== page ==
# Major or minor (chords)

Axl_Rose
Registered User
Joined: 04/08/01
Posts: 1,258
01/09/2003 10:48 am
We all know the C major goes C D E F G A B, but which of these is major or minor? can you have d major and D minor chords in the same scale (or key) ? you cant can you. So is there a rule, like the 2nd 4th or 7th are minor! or sumin!
Zeppelin
Moderator
Joined: 08/22/00
Posts: 848
01/09/2003 3:58 pm
Major or minor chords,as you probably know are called triads (triads = chords which are built from 2 thirds or, in other words, 3 notes)
there are 4 types of triads we use
major (major third + minor third ,or 2 tones +1.5 tones)
minor (minor third + majord third, or 1.5 tones + 2 tones)
augmented (two major thirds)
dimished (two minor thirds)
if we use the notes of the major scale C, we can get the following triads: (using the notes of the scale only)

C=major c,e,g (c to e =2 tones, e to g =1.5, major chord)
D=minor d,f,a (d to f = 1.5 tones, f-a = 2 tones , minor chord)
E= minor
D= minor
F=major
G=major
B=diminshed (two minor thirds: from b to d theres only 1.5 tones and from d to f there are 1.5 tones as well)

the same formula can be applied to any major scale.
in minor and harmonic minor scales, the chords appear in different order but the idea remains the same.

7th chords
7th chord is basicly a triad with another third added to it.
there are 7 types of 7th chords (should be 8 but since the aug7 is the octave, the augmented7h chord - aug. triad + aug.7 does not exist).
using the same formula ive used before to find out about the triads, we can see that the 7th chords which will suit the C major scale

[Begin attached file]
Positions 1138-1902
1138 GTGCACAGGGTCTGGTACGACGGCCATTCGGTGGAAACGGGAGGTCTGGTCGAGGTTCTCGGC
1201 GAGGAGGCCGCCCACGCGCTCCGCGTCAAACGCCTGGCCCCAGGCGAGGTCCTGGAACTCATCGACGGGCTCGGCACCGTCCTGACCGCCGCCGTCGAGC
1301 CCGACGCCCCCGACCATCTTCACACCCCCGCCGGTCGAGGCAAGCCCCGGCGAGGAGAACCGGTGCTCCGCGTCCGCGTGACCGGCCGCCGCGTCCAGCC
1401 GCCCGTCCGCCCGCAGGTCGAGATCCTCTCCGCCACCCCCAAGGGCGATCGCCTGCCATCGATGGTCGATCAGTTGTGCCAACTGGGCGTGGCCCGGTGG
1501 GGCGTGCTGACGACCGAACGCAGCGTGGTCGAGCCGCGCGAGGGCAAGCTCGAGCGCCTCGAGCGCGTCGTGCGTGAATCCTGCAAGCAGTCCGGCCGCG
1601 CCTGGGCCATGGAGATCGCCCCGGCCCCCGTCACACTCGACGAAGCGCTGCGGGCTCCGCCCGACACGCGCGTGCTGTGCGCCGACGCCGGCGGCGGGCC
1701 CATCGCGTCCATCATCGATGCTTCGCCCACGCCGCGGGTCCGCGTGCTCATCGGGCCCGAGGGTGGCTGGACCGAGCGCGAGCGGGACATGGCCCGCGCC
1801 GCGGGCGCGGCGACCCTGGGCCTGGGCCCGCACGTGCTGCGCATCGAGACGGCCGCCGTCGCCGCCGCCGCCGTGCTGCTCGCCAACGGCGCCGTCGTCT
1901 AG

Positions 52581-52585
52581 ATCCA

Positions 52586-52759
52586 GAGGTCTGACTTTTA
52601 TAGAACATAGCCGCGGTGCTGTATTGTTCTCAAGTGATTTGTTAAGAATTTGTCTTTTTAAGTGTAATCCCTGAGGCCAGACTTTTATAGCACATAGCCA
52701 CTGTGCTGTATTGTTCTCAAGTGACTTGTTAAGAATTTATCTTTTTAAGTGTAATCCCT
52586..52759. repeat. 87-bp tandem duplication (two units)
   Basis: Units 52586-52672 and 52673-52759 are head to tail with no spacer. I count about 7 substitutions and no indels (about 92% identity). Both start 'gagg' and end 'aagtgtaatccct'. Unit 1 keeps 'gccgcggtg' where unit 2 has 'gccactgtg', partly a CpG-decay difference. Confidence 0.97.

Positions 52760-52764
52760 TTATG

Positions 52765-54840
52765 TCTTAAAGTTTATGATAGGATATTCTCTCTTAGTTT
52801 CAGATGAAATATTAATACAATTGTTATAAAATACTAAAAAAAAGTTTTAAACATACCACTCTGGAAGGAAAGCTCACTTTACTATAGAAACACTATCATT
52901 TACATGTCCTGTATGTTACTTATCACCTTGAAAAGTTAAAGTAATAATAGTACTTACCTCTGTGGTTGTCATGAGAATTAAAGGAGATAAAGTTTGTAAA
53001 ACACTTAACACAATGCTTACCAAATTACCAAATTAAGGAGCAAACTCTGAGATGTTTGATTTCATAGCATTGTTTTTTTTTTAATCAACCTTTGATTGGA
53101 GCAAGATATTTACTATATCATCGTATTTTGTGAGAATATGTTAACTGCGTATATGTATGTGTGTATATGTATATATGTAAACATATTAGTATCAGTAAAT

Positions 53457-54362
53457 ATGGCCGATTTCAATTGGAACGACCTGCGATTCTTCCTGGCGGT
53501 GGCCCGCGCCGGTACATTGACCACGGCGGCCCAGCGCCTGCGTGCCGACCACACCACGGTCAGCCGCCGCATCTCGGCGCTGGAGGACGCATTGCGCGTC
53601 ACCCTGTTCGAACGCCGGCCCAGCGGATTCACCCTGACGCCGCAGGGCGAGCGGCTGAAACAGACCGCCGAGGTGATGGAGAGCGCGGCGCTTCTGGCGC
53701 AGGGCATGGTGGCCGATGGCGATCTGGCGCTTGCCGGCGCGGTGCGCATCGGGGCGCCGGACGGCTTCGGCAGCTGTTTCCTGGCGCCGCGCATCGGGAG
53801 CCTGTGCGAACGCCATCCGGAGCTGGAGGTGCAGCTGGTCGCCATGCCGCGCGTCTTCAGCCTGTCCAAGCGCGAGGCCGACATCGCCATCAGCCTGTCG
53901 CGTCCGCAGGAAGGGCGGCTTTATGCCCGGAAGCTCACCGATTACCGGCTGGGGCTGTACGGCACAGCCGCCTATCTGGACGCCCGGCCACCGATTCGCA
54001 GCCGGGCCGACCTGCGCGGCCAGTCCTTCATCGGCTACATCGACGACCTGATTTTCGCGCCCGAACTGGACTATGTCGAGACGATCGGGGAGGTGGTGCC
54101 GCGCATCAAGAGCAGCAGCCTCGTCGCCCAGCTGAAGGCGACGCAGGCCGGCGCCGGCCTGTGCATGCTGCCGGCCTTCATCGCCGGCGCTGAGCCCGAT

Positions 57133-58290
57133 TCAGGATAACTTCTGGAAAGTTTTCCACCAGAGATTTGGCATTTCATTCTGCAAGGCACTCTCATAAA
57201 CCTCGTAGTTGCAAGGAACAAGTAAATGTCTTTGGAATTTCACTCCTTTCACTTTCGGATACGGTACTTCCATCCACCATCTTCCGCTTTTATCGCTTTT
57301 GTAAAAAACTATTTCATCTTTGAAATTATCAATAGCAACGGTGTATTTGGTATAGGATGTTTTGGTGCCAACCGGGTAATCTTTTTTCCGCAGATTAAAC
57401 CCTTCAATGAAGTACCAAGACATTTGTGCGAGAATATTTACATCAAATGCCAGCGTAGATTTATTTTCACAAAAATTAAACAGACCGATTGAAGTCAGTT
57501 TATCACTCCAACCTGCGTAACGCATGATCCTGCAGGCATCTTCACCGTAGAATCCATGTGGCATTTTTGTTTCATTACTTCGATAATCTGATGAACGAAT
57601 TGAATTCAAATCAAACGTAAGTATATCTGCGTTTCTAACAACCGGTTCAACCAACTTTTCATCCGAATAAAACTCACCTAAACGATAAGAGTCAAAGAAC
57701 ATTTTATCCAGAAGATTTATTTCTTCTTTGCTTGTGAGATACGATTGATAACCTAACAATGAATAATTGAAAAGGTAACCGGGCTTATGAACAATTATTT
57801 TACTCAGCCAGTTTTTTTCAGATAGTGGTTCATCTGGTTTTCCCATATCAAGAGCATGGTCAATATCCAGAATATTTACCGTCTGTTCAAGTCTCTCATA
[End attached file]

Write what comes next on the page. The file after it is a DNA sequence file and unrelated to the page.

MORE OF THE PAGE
are:
C= major 7th (major triad + major 7th)
D= minor 7th (minor triad + minor 7th)
E = minor 7th
F = major 7th
G= dominant 7th (this chord is "special" in harmony terms , if you want any further explanation just ask :)
A = Minor 7th
B= Half diminished (dim triad + minor 7th)
sometimes B can be Diminished 7th as well (dim triad + dim 7th).
as you probably noticed there are only 5 types of 7th chord out of 7 ,i have mentioned.
the other 2 are :
minor triad + major 7th -it iss a chord which will usually be solved into minor chord (for example Cmin7+ will be solved into Cmin)
this chord can be used as the first Degree of the minor scales (by minor scales i mean the natural minor, harmonic minor and the melodic minor )(in Cmin scale it can be the chord of the note C )

augmented triad + major7th will be usuaully used as the chord based on the third note of the harmonic and the melodic minor scales.

I hope that makes sense.
if it doesnt , you can always ask me again :)

"They think im crazy..
but i know better.
It is not I who am crazy.
It is I who am mad.."

ren hoek
griphon2
Senior Member
Joined: 08/14/02
Posts: 297
01/09/2003 11:56 pm
The key to making this work is to play in terms of cycles.
Basic progressions:
I V
I IV V
I ii V
I iv ii V
I iii iv ii V
I vii iii vi ii V

There are many variations, but these are the basics. The majority of American music is this logic... the cycle of 4ths and 5ths. All chords or changes can be either maj, min,aug, dim, or half dim and will sound correct. Augs and dims work a little different but will still work within this cycle. (they're symmetrical)
This is truly an over simplification, but the crux is correct. Understanding dominants and/or a series of dominants is most important. To extend a one chord 4 bar line, backcycling (a progression above) is most common.
A lie goes around the world before the truth gets it's shoes on. (Mark Twain)
Axl_Rose
Registered User
Joined: 04/08/01
Posts: 1,258
01/10/2003 9:30 pm
So Bmajor isnt in key with the C major scale? B diminsished is? Or am i getttin keys and scales ixed up?
griphon2
Senior Member
Joined: 08/14/02
Posts: 297
01/10/2003 10:51 pm